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Size, shape, and topography of TNOs from stellar occultations: the case of (307261) 2002 MS₄

Presentation #105.02 in the session Physical Properties of Centaurs & KBOs.

Published onOct 20, 2022
Size, shape, and topography of TNOs from stellar occultations: the case of (307261) 2002 MS₄

The small bodies from the outer solar system, apart from Pluto, started to be discovered in the 1990’s, but the knowledge about their physical properties still is scarce and fragmented. Stellar occultation is a powerful technique that allows determining the dimensions and shape of the object’s instantaneous limb from Earth-based observations. In recent years, a great effort has been made inside the Lucky Star collaboration to improve the predictions and observe stellar occultation events by those bodies. However, only the size and shape of the limb are not enough to fully characterize such objects. For example, to derive density and even a 3D shape, the analysis should include rotational information alongside the size and albedo obtained from occultations and thermal observations.

In the context of a combined analysis of data from different techniques and instruments, we started with a particular case, one of the biggest objects (Vilenius et al. 2012) and a dwarf planet candidate, the TNO 2002 MS4. Our collaboration detected nine stellar occultations by 2002 MS4 since 2019, and the most successful campaign, with 61 positive detections, allowed us to determine its limb size and shape accurately. Moreover, it also revealed the presence of prominent superficial topography. This is the first time we have acquired enough data to characterize such structures in the object’s limb. In addition, the gradual star’s reappearance on the northernmost light curve also indicates the presence of features on the surface.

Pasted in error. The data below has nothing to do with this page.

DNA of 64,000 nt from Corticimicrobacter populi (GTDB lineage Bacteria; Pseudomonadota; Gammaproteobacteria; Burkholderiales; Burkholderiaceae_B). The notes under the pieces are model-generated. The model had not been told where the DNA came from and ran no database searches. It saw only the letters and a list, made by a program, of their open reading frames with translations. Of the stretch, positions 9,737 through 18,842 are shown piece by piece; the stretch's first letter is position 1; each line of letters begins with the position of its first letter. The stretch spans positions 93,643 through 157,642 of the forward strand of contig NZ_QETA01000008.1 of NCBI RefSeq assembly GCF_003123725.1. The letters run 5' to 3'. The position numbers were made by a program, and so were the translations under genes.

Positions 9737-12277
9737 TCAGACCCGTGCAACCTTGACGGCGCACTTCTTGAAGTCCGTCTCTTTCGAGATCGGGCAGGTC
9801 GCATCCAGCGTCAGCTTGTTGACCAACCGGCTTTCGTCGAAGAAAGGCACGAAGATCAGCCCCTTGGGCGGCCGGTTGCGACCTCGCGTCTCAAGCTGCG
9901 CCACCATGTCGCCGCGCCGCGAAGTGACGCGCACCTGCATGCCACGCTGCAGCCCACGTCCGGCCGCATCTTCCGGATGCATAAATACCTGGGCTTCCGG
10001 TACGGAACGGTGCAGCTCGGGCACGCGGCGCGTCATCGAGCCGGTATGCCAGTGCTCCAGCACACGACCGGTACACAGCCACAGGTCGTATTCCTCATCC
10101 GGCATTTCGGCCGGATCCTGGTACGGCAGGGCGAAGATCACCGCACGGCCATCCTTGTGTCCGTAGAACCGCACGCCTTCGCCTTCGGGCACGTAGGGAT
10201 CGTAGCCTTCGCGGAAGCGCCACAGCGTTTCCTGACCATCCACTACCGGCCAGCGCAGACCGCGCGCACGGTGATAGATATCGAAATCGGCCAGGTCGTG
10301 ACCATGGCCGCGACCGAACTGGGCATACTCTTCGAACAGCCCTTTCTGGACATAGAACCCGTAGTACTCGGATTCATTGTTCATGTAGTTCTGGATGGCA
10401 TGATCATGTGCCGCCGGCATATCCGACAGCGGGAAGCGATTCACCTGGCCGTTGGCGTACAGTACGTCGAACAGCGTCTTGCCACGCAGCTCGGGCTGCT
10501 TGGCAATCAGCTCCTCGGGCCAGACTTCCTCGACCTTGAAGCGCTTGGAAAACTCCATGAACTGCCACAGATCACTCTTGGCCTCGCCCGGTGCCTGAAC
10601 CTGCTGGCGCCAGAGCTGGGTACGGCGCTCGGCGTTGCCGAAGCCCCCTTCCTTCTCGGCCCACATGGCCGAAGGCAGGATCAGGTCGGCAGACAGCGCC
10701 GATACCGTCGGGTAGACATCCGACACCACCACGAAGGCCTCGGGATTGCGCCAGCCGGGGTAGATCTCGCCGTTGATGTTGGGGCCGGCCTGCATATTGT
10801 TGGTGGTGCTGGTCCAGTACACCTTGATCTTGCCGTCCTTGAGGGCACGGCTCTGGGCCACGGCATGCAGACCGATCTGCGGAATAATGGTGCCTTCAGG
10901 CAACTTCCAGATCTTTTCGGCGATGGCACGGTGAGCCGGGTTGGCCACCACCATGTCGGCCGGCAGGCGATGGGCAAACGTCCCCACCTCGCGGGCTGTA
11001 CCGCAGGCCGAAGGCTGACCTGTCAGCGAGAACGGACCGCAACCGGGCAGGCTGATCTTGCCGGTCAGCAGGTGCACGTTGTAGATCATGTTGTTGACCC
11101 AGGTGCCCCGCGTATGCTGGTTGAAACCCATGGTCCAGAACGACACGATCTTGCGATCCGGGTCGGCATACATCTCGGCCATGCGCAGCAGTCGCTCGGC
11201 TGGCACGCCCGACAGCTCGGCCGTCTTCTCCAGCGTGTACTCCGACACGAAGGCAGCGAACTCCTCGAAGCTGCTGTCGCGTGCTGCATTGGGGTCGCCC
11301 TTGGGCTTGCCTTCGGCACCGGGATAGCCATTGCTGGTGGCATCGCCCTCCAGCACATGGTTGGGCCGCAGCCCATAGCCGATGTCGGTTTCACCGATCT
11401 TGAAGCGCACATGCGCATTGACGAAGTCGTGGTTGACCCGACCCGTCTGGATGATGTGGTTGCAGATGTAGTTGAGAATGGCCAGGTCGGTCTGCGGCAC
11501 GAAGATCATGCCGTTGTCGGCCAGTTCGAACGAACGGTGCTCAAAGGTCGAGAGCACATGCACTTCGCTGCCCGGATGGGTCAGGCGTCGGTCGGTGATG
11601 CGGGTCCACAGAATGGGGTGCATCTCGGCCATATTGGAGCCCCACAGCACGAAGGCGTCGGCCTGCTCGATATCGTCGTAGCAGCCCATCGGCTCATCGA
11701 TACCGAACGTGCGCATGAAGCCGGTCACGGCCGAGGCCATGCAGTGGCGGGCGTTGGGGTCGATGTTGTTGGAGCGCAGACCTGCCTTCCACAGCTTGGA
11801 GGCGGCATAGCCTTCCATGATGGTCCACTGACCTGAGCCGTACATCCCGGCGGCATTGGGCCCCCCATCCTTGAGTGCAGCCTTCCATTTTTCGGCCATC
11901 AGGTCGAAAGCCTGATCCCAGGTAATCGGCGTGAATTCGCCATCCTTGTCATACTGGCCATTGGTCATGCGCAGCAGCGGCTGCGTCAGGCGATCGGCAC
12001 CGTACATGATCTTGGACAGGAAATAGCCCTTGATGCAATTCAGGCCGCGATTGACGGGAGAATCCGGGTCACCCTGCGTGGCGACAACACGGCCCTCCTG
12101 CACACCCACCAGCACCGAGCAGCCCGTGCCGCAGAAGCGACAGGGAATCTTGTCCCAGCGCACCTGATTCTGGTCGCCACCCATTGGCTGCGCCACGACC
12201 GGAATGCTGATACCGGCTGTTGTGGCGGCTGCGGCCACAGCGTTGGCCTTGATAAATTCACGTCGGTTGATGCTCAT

Currently, this body is transiting in front of the galactic plane, and the crowded field of view makes it difficult to measure its rotational light curve. The only information about its rotation in the literature was based on a few nights of observations when the object passed in front of a dark cloud (Thirouin et al., 2013). The authors used relative photometry and derived a rotational light curve with an amplitude of 0.05 mag and two possibilities for the rotation period. Here, we tried a different approach: obtaining absolute photometry in every image available in our database and public repositories to get as much information as possible. The data set allowed us to determine a magnitude and provide limits for the rotational parameters. In conclusion, this joint analysis shows that 2002 MS4 is a body under hydrostatic equilibrium with a Maclaurin shape and prominent superficial topography.

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